direct the conversation,” Father Schik said. “If they want to talk
about the cause of the death, they’re in control. I’m not probing.”
differently, the priest said. One person might introduce a sibling from
Texas. Another may choose to tell about the death in vivid detail.
“And some will be so
internal and so absorbed in their inconsolable grief that they won’t
want to talk at all,” McCarthy added.
Avoid counseling the
bereaved with advice like, “You should sell the house. You should take a
trip. You should go to a support group,” Father Schik said.
And don’t judge the depth
of a person’s grief or the depth of their relationship with the
deceased, the National Catholic Ministry to the Bereaved instructs.
Instead say, “I hope
other’s are not trying to hurry you through your grief,” or, “I’ve
heard that each person grieves in their own way and in their own time.”
Make ‘I’ statements
In general, Father Schik
suggests that wake attendees begin sentences with the word I: “‘I’m
praying for you. I’m praying for the person who died. I remember the
time when…’ so you’re not putting the person on the spot. You’re
sharing something with the person from your life that they might enjoy.”
Cherek urges wake guests to
allow for tears. “Crying is an important part of the grieving process.
Let those tears flow. You don’t have to fix them.”
Also, resist the urge to
change the subject, McCarthy said. “A lot of people do that because they
think it’s their role to not remind them of the loss, yet that’s
exactly what they want to do.”
“You’re not there to
cheer them up,” Cherek said. “You’re there to acknowledge that you
shared great memories.”
Let your presence comfort
When words fail you,
McCarthy stressed, that’s just fine. “People often stay away [from
mourners] because they think their gift is their words, but their
presence, their willingness to be quiet and listen is an even greater
Physical touch is part of
offering one’s presence. “It’s good to give people hugs, to put arms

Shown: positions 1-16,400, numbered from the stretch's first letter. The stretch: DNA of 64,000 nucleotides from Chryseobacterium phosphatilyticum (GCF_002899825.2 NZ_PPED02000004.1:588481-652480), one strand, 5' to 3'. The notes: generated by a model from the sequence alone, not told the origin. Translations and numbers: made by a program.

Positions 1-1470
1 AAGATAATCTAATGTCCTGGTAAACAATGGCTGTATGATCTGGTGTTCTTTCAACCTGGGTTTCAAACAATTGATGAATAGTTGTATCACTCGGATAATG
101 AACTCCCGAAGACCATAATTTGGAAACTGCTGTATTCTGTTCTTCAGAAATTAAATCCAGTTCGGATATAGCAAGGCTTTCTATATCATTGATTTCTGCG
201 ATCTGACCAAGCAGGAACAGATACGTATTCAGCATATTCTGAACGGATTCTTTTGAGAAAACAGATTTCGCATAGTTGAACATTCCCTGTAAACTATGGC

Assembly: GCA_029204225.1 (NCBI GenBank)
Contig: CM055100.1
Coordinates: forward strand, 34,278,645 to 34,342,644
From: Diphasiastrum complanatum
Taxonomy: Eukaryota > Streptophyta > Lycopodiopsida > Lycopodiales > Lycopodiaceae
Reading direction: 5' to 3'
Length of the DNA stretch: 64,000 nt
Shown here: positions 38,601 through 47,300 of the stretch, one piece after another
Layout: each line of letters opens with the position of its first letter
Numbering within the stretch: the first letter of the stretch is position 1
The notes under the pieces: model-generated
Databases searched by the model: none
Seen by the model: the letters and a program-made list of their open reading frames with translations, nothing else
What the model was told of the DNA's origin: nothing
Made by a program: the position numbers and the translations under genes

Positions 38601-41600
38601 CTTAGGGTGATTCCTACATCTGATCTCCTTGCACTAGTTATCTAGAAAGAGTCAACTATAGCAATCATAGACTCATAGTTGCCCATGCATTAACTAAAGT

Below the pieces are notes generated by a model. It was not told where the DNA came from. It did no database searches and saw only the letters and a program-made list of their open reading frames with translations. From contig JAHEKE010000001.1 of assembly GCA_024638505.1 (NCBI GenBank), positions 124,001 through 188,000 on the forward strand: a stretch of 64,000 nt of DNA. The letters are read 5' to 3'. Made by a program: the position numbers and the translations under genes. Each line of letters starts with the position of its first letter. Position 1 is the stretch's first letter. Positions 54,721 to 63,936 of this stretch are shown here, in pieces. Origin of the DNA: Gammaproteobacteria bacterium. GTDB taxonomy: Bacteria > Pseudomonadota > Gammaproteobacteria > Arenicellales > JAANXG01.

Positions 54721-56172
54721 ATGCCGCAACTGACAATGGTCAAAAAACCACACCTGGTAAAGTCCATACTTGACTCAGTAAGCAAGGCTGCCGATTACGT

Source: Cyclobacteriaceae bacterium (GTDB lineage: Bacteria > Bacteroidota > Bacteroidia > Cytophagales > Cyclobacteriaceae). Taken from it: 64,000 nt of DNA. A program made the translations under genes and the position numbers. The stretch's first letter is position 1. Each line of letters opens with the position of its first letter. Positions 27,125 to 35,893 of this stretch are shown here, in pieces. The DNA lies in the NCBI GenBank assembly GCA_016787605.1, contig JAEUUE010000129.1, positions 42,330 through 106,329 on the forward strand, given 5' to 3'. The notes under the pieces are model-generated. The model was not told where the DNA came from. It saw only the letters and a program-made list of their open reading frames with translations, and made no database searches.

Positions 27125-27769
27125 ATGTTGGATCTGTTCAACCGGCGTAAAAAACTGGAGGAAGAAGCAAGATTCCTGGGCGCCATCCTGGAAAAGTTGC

around them,” Cherek said.
Funerals often turn into a
reunion of sorts. And that’s OK, Cherek said — it doesn’t mean you
have to cement a somber expression on your face.
“If someone were
videotaping a funeral, you would hear just about every kind of sound and
exclamation that one would have in a normal day — people laughing,
people crying — it’s a microcosm of life.”
Father Schik agreed. “We
know this person has gone to God so there’s no reason to hold back any
spontaneous feeling of happiness that we might have. We’re resurrection
Reprinted with permission The
Catholic Spirit Archdiocese of Saint Paul and Minneapolis
for All the Faithful Departed
God, Creator and Redeemer
of all the faithful, grant to the souls of your servants and handmaids the
forgiveness of all their sins. Through our devout prayers may they
obtain the pardon which they have always desired. We ask this
through Christ our Lord. Amen.
Lord, hear our prayers; in
your mercy, bring us to your place of peace and light the soul(s) of your
servants(s) [Name(s)], whom you have summoned from this world. Call
him/her to be numbered in the fellowship of your saints. We ask this
through Christ our Lord. Amen.
Bereavement/Prayer in Time of Sorrow
Archdiocese of Chicago
reminds us that eulogies have no place in a Catholic funeral Mass.
Archdiocesan booklet, In Sure and Certain Hope: Preparing a Catholic
Funeral, states: "Eulogies are best given at the vigil service or
at some appropriate time during the wake."
Changed, not Ended” - consoling scriptural quotations in times of
bereavement. Want a copy of this free Catholic booklet? email@example.com or in
Singapore telephone 6474 9184.
In Holy Sepulchre Cemetery
in Rochester, New York, cremations are 20% of all burials. In Hawaii
and Washington State it is 80%. The Church requires cremated remains
to be buried or entombed.
Wellington Mara, New York Giants, 89, RIP
Living in Carreta Roman Catholic Cemetery